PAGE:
Picture; from the collection of Andrew Simpson

Tuesday, 15 October 2013

Municipal Dreams, celebrating those men and women who dreamed of a better world.

Now I like featuring other people’s blogs.

And so today I want to draw your attention to Municipal Dreams which features well researched articles celebrating "the efforts and achievements of our early municipal reformers.

These men and women dreamed of a better world.  But this was a dream built in bricks and mortar; an idealism rooted in the practical power of the local state to transform lives and raise the condition of the people.

I believe that the legacy of our early municipal reformers is unjustly neglected and often unfairly maligned.  

This is a modest attempt to record their story and set that record straight.”*

I first came across the blog while researching the Nine Fields which was an open piece of land to the west and north of Well Hall in Eltham.

And as you do I wandered the net and found references to the estates which were built by Woolwich Borough Council on the land in the 1920s.

Today’s article,  The Metropolitan Water Board: taking on ‘the Water Lords’** is well worth a visit

Picture; courtesy of Municipal Dreams

* Municipal Dreams,


Monday, 14 October 2013

H.D. Mooorhouse and a chain of cinemas

I don’t suppose many people in Chorlton today know of H.D. Moorhouse, and yet in the early decades of the 20th century he was responsible for setting up a chain of cinemas across the city and beyond.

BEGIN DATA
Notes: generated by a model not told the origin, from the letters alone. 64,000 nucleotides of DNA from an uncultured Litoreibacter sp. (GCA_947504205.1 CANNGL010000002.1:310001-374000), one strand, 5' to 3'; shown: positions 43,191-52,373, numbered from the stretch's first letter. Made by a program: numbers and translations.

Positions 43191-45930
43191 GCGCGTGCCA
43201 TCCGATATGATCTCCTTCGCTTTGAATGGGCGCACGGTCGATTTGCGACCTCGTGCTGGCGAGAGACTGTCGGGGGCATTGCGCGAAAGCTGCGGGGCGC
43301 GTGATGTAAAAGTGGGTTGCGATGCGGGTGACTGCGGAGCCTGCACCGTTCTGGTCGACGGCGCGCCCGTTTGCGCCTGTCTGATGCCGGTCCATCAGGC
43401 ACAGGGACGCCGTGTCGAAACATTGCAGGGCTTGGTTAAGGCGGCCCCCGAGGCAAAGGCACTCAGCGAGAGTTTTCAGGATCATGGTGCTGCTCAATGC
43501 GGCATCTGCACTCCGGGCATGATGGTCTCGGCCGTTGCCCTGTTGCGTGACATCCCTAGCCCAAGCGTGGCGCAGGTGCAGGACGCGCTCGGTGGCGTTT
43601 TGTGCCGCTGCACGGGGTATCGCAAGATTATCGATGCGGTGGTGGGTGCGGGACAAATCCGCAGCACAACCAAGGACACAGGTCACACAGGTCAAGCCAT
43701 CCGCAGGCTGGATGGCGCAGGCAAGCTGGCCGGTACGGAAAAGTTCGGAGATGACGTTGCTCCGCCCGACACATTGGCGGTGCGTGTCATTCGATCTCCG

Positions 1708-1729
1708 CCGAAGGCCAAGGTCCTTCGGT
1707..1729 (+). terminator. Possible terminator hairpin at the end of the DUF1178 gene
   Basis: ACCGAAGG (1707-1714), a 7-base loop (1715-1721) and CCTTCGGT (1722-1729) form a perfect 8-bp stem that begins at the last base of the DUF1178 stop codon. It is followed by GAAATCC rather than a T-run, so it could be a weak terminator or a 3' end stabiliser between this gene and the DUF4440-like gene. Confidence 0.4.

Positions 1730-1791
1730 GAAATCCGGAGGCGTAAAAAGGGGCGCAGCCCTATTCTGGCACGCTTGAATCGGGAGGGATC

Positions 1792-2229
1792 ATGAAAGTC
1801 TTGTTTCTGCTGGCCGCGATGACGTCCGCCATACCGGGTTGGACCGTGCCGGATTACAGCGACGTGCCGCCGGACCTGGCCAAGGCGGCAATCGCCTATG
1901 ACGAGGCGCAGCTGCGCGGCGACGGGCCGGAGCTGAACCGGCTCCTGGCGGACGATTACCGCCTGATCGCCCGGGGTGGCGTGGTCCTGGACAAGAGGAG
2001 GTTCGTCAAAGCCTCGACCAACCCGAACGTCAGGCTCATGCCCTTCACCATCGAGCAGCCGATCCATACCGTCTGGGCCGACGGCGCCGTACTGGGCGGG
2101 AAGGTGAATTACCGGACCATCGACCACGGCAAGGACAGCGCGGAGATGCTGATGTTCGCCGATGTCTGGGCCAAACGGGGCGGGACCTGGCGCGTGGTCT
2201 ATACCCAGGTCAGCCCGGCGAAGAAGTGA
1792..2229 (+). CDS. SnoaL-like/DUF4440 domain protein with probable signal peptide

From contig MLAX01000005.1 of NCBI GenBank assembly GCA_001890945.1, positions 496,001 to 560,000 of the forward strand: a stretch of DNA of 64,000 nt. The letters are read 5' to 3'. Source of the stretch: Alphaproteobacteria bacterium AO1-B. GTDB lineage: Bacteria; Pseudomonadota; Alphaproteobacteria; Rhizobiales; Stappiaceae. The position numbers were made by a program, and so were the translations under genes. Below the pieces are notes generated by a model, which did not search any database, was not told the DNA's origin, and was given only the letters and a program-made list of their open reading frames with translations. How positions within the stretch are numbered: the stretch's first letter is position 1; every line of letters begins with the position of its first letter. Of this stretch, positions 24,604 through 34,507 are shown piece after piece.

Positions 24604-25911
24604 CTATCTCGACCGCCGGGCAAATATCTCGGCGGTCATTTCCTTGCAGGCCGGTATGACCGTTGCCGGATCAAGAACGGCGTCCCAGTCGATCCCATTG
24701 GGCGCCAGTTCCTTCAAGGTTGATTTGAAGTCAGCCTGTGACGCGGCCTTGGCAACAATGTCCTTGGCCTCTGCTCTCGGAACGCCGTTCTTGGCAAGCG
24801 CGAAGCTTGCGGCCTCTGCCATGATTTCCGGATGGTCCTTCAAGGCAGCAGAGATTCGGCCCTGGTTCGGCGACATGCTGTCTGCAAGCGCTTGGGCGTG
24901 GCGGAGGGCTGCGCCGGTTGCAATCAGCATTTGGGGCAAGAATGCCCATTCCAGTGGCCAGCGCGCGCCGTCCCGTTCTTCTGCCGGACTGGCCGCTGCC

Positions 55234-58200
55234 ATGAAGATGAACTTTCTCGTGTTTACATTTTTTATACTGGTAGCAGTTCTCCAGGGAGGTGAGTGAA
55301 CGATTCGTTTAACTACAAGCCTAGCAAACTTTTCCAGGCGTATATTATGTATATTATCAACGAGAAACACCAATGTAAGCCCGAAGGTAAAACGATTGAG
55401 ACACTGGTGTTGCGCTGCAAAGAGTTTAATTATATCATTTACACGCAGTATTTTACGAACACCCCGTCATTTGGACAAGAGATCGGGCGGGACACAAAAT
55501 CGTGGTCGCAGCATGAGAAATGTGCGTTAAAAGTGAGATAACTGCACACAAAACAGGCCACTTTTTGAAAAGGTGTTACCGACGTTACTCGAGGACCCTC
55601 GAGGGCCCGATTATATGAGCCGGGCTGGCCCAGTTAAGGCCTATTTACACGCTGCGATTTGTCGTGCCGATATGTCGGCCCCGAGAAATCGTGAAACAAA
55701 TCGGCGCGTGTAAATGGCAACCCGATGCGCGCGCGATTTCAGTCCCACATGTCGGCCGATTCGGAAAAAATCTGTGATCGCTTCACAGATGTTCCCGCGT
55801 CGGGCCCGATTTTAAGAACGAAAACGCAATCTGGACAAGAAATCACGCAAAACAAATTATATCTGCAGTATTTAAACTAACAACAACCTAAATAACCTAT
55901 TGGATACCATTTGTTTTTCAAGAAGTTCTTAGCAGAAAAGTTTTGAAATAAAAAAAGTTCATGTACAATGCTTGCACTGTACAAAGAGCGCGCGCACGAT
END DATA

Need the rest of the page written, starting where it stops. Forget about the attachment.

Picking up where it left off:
And of course the point of the story is that his first cinema was here. It was the Pavilion opened in 1904 and acquired by Moorhouse in 1909 and featured in the post

Like many early cinemas it hedged its bets and continued to offer variety acts and in the June of 1910 it offered a bill of variety including the Whips. By then it had become the Chorlton Theatre and Winter Gardens and stayed open through the inter war years.

By then Moorhouse had established a cinema circuit and had acquired the Palais de Luxe on Barlow Moor Road. It had opened in 1915 and was part of the circuit from 1939 until 1956, although it may have struggled on for another two years before closing and becoming a supermarket.*

Hubert Douglas Moorhouse was born in Kendal in 1879 but grew up along the Ashton Road in Openshaw. By 1911 he was living with his parents at 61 Wilbraham Road which was an eight bed roomed house along the stretch from York Road towards Brundretts Road.

Picture; the Chorlton Theatre and Winter Gardens, from the Lloyd collection

*Hornsey, Brian, The Cinemas of H.D. Moorhouse and the H.D.M. circuit, Fuchsprint, 2001,

Sunday, 13 October 2013

Walking with the Manchester Whit Walks in 1969

There will be many in Manchester with fond memories of past Whit Walks when the congregations of the local churches chapels and Sunday Schools walked in procession through the streets of the city as a witness to their faith.

These were really big events with hundreds turning out to walk the few miles and thousands more lining the streets.

Here in Chorlton a few pictures have survived of processions in the 1930s passing the green and prominent in that procession was our own Brass Band which dated back to the 1820s.

Now there are many photographs of these events and just today Adele posted some wonderful pictures from the 1969 procession.*

They were taken by her father and vividly capture the day.

But what makes them all the more fascinating is that they show scenes of that old Manchester which was about to vanish. The grand clearance plans and commercial projects were during the 1960s and early 70s cutting swathes through central Manchester and areas of Hulme, Moss Side, Ancoats and Bradford and Beswick.